On May 1, 2020, the U.S. Food and Drug Administration approved daratumumab and hyaluronidase-fihj (Darzalex Faspro™) for adult patients with newly diagnosed or relapsed or refractory multiple myeloma. The product allows for subcutaneous dosing of daratumumab.
Daratumumab and hyaluronidase-fihj was approved for the same indications as IV daratumumab:
- In combination with bortezomib, melphalan, and prednisone in newly diagnosed patients who are ineligible for autologous stem cell transplant
- In combination with lenalidomide and dexamethasone in newly diagnosed patients who are ineligible for autologous stem cell transplant, and in patients with relapsed or refractory multiple myeloma who have received at least one prior therapy
- In combination with bortezomib and dexamethasone in patients who have received at least one prior therapy
- As monotherapy in patients who have received at least three prior lines of therapy, including a proteasome inhibitor and an immunomodulatory agent or who are double refractory to a proteasome inhibitor and an immunomodulatory agent.
Efficacy of daratumumab and hyaluronidase-fihji (monotherapy) was evaluated in an open-label non-inferiority trial (COLUMBA; NCT03277105) randomizing 263 patients to daratumumab and hyaluronidase-fihj and 259 to IV daratumumab. The trial’s two primary endpoints were overall response rate (ORR) and pharmacokinetic endpoint of the maximum Ctrough on cycle 3, day 1 predose. Daratumumab and hyaluronidase-fihj was noninferior to IV daratumumab in both endpoints.
ORR was 41.1% for daratumumab and hyaluronidase-fihj and 37.1% for IV daratumumab with a risk ratio of 1.11 (95% CI = 0.89, 1.37). The geometric mean ratio comparing daratumumab and hyaluronidase-fihj to IV daratumumab for maximum Ctrough was 108% (90% CI = 96, 122).
Efficacy of daratumumab and hyaluronidase-fihj in combination with Velcade (Bortezomib) Melphalan-Prednisone (DVMP) was evaluated in a single-arm cohort of a multicohort, open‑label trial (PLEIADES; NCT03412565). Eligible patients were required to have newly diagnosed multiple myeloma and be ineligible for transplant. The major efficacy outcome measure, ORR, was 88.1% (95% CI = 77.8, 94.7).
Efficacy of daratumumab and hyaluronidase-fihj in combination with lenalidomide and dexamethasone (D-Rd) was evaluated in a single-arm cohort of the PLEIADES trial. Eligible patients had received at least one prior line of therapy. ORR was 90.8% (95% CI = 81.0, 96.5).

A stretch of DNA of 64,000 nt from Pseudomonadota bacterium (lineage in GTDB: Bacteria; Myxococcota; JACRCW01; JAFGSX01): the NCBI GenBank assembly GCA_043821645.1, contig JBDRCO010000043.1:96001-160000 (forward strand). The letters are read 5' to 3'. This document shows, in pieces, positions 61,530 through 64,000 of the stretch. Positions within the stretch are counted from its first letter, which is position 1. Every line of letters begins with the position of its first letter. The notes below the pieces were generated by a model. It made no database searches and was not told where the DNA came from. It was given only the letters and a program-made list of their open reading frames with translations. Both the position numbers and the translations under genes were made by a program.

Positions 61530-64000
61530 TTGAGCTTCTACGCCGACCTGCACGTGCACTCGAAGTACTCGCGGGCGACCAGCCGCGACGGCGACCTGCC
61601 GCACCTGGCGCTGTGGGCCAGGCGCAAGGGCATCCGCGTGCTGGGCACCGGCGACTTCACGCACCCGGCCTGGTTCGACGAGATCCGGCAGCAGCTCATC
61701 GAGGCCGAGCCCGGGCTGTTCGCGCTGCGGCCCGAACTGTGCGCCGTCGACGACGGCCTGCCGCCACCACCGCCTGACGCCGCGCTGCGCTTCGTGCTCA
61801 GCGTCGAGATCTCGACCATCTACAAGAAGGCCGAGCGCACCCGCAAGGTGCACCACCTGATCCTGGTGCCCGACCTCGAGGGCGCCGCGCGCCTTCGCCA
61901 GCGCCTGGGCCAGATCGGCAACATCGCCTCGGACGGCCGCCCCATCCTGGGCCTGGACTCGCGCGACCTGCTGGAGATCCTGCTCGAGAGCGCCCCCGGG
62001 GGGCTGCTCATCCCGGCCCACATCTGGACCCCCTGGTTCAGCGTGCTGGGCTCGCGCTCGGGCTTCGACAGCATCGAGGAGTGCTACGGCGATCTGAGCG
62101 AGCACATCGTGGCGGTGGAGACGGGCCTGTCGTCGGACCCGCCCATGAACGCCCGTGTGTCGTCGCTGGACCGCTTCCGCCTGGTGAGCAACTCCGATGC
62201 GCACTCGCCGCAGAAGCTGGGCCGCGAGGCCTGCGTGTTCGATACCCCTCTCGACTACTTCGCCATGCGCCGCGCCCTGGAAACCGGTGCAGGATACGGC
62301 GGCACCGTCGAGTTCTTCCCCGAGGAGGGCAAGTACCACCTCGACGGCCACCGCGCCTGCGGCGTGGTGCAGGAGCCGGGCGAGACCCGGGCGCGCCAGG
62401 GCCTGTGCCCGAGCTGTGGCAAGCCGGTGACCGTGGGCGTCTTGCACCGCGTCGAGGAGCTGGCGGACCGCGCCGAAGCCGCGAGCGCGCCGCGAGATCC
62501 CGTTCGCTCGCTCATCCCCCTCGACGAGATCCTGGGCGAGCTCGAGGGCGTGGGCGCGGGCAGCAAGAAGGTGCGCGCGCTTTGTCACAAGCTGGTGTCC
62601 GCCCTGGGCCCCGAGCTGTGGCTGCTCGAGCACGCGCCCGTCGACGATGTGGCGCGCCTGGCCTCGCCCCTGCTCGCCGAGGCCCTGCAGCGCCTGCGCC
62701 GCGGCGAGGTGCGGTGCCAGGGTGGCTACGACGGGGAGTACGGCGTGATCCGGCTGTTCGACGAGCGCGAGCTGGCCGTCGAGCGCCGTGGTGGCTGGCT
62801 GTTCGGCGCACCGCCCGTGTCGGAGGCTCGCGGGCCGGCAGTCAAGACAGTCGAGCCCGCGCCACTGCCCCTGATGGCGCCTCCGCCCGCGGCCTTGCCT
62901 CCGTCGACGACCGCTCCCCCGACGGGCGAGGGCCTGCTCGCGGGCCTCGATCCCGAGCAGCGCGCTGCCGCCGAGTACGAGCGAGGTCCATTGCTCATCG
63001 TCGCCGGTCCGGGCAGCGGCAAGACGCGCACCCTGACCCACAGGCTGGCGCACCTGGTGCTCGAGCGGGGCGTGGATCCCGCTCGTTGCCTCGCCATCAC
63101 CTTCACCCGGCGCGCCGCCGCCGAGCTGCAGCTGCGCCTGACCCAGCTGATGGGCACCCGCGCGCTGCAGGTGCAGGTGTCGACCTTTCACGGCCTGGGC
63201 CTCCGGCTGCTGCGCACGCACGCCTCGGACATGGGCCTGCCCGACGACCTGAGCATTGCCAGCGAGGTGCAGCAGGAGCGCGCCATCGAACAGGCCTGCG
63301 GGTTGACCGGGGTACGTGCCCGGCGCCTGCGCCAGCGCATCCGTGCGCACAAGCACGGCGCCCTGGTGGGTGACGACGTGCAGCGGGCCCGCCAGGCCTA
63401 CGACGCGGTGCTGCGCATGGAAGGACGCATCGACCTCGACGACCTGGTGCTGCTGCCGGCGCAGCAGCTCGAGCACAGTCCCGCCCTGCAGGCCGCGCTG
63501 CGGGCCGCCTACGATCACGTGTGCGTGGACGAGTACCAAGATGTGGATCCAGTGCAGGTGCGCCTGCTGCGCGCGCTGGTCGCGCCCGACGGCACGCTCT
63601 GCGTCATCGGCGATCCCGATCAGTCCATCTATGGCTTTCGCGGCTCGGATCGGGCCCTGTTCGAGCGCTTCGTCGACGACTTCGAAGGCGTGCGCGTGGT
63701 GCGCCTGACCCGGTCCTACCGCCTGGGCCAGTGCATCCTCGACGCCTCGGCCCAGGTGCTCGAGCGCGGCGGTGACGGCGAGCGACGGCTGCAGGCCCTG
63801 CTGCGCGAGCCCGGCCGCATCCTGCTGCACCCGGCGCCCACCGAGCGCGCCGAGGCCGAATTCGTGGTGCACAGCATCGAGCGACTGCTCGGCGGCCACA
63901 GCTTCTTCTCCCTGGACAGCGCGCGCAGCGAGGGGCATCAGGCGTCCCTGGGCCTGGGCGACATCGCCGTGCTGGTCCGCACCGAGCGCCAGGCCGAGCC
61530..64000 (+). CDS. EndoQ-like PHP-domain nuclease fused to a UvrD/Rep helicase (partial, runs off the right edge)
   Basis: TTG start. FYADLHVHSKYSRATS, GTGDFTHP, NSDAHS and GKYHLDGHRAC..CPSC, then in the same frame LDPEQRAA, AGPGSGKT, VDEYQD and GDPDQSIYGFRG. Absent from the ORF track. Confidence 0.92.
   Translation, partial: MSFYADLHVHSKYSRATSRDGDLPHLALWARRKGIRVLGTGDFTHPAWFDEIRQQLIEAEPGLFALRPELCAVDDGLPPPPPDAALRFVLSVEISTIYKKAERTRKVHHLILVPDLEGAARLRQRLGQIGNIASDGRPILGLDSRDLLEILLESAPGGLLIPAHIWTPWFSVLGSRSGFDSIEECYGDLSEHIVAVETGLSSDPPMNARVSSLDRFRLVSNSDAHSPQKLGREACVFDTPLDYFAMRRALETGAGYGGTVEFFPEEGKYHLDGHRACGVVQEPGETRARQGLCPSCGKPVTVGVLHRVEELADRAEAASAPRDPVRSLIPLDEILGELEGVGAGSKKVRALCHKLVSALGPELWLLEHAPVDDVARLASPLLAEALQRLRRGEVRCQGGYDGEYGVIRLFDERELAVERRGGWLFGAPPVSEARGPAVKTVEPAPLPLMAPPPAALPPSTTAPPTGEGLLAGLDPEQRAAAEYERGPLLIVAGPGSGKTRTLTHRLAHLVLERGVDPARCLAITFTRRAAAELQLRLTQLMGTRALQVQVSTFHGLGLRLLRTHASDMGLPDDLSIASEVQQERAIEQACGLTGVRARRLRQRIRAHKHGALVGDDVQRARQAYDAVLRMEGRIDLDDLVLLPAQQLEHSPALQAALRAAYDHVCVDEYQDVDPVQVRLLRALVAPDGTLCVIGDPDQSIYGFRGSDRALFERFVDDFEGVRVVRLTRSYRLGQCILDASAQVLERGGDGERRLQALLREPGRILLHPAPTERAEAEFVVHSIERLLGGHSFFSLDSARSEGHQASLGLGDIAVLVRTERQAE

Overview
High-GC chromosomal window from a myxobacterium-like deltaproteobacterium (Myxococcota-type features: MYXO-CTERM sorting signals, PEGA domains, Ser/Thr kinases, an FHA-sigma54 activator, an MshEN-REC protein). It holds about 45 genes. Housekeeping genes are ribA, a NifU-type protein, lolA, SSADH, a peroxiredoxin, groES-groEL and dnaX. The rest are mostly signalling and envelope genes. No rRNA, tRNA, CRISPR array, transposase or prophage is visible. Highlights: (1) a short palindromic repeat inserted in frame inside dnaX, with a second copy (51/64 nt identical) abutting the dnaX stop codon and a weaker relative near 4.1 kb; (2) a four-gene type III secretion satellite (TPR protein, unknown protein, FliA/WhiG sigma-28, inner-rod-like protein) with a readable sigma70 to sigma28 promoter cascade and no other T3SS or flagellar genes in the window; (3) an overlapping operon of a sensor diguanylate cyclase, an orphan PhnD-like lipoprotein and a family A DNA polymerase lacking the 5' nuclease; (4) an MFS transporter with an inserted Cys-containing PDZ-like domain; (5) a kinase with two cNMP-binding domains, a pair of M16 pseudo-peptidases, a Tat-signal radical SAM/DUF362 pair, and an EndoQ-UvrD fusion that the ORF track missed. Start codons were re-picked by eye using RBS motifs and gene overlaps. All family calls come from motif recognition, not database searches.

The most common adverse reaction (≥ 20%) to daratumumab and hyaluronidase-fihj monotherapy is upper respiratory tract infection. The most common adverse reactions (≥ 20%) to D-VMP are upper respiratory tract infection, constipation, nausea, fatigue, pyrexia, peripheral sensory neuropathy, diarrhea, cough, insomnia, vomiting, and back pain. The most common adverse reactions (≥ 20%) to D-Rd are fatigue, diarrhea, upper respiratory tract infection, muscle spasms, constipation, pyrexia, pneumonia, and dyspnea.
The most common hematology laboratory abnormalities (≥ 40%) to daratumumab and hyaluronidase-fihj are decreases in leukocytes, lymphocytes, neutrophils, platelets, and hemoglobin.
The recommended dose of daratumumab and hyaluronidase-fihj is 1,800 mg daratumumab and 30,000 units hyaluronidase by subcutaneous injection into the abdomen over approximately three to five minutes according to recommended schedule.
This review used the Assessment Aid, a voluntary submission from the applicant to facilitate FDA’s assessment.
Healthcare professionals should report all serious adverse events suspected to be associated with the use of any medicine and device to FDA’s MedWatch Reporting System or by calling 800-FDA-1088.
For assistance with single-patient oncology investigational new drug applications, contact OCE’s Project Facilitate at 240-402-0004 or email OncProjectFacilitate@fda.hhs.gov.